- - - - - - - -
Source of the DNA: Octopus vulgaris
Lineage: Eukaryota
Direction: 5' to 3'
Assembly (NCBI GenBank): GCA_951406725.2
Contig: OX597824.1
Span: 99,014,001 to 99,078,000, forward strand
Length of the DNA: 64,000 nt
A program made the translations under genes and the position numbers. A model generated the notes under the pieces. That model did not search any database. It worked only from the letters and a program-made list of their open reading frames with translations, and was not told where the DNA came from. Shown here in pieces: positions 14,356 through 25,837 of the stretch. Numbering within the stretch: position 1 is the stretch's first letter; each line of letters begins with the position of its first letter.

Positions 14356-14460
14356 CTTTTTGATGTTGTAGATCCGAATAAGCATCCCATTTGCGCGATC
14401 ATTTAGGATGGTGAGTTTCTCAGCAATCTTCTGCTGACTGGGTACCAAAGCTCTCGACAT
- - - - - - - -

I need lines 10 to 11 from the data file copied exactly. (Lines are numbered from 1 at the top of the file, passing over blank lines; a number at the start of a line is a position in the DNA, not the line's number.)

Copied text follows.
14356 CTTTTTGATGTTGTAGATCCGAATAAGCATCCCATTTGCGCGATC
14401 ATTTAGGATGGTGAGTTTCTCAGCAATCTTCTGCTGACTGGGTACCAAAGCTCTCGACAT